“Under the law, they can’t just collect e-mail addresses from kids and send them marketing material directly. So they are embedding messages saying, ‘Play this game and share it with your friends,’ in order to target the friends.”

The technical legal term for this sort of thing is “icky,” so let’s hope this puts an end to it. There are enough predators online as it is without having to worry about HappyMeal.com’s intentions.

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Thursday, August 23rd, 2012 Uncategorized No Comments

Brewster, The iPhone App Everyone Was Going Nuts For Yesterday, Had A Big Privacy Leak

Source: http://www.businessinsider.com/brewster-privacy-2012-7

brewster app iphone

Brewster, the new contacts management app for iPhone, had a few privacy leaks on launch day yesterday.

TechCrunch first reported that the app leaked personal contact information for Ashton Kutcher, MG Siegler, Dave Morin, and others.

We pressed Brewster for more details, but they would only give us this statement

“We take privacy extremely seriously at Brewster. When we launched yesterday, we had a tremendous number of user signups, and fixed a number of problems, including scale issues and bugs.

One unfortunate problem that arose was for Foursquare users who were fans, but not friends, of other Foursquare users. Even further, Foursquare only offers the ability to be fanned to an extremely small number of users. In this case, if we had the contact information from a full Foursquare friend, we briefly displayed their contact information to fans. This happened with one user who was fans of multiple people on Foursquare.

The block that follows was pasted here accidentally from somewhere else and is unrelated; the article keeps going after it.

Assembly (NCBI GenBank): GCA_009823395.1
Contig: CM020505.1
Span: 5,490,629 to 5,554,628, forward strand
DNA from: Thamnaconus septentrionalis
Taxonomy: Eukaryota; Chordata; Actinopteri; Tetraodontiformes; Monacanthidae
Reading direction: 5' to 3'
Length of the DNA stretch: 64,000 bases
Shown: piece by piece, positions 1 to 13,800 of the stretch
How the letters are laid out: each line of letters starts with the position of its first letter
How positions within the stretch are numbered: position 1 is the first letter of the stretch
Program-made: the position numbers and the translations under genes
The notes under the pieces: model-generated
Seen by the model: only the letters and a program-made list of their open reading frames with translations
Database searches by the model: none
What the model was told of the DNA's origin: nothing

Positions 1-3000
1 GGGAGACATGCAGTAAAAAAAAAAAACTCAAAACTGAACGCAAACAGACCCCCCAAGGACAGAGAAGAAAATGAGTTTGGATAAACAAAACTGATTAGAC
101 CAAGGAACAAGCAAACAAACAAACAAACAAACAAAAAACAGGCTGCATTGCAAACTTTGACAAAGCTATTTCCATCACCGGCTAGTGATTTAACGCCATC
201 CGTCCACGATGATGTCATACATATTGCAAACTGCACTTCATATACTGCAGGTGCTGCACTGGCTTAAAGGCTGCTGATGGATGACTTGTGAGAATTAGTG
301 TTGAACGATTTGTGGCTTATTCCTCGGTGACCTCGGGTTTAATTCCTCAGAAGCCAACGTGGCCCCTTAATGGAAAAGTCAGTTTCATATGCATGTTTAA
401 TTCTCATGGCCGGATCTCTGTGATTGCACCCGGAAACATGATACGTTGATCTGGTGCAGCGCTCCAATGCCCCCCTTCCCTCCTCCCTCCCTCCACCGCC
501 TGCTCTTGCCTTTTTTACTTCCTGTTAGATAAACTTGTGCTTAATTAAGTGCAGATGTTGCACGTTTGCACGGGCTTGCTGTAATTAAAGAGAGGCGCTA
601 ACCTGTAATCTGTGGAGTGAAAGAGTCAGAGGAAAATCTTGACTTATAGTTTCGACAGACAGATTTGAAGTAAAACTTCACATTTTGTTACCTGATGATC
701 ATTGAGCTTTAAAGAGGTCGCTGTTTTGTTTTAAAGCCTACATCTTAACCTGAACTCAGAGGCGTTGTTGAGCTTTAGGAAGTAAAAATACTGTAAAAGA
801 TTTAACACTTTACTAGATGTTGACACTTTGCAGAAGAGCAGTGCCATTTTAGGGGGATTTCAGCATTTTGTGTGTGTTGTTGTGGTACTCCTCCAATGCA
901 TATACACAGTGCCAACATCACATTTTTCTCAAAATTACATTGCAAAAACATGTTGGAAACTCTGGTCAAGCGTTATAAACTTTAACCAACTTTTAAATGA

As soon as we heard of this issue from the user, we made sure this bug was resolved immediately, and put safeguards in place to ensure it never happens again. This is the only instance we heard of this issue.

Separately, from this bug, we have also responded to questions from users related to information that they had access to from different services. For instance, a user might have a public photo available that they haven’t seen before, or a phone number rightfully accessible if connected on Foursquare. These instances are completely consistent with the access the user gives these third-party services.

Brewster strives to be a trusted personalized address book for our users. We hope this serves as an example of how seriously we take issues of privacy, how candid we will be if issues ever arise, and that our users remain a top priority.

Don’t Miss: Meet Brewster, The Next Must-Have App For Your iPhone >

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Friday, July 13th, 2012 news No Comments

Source: http://lifehacker.com/5887310/how-to-remove-your-google-web-history-before-the-new-privacy-policy-change

How to Remove Your Google Web History Before The New Privacy Policy ChangeGoogle recently announced it was unifying its privacy policies and would be sharing the data it collects about users between all of its products, starting March 1st. That means your web searches and sites you visit will be combined with other Google products like Google Plus and YouTube. If you’d rather avoid that, the Electronic Frontier Foundation reminds us you can remove your Google search history and stop it from being recorded.

Turning off search history is one of the top Google settings you may already know about anyway if you didn’t want Google recording any sensitive searches (health, location, interests, religion, etc.), but with Google becoming more like AOL these days, now’s as good a time as any to check if you’ve got your web history paused or not.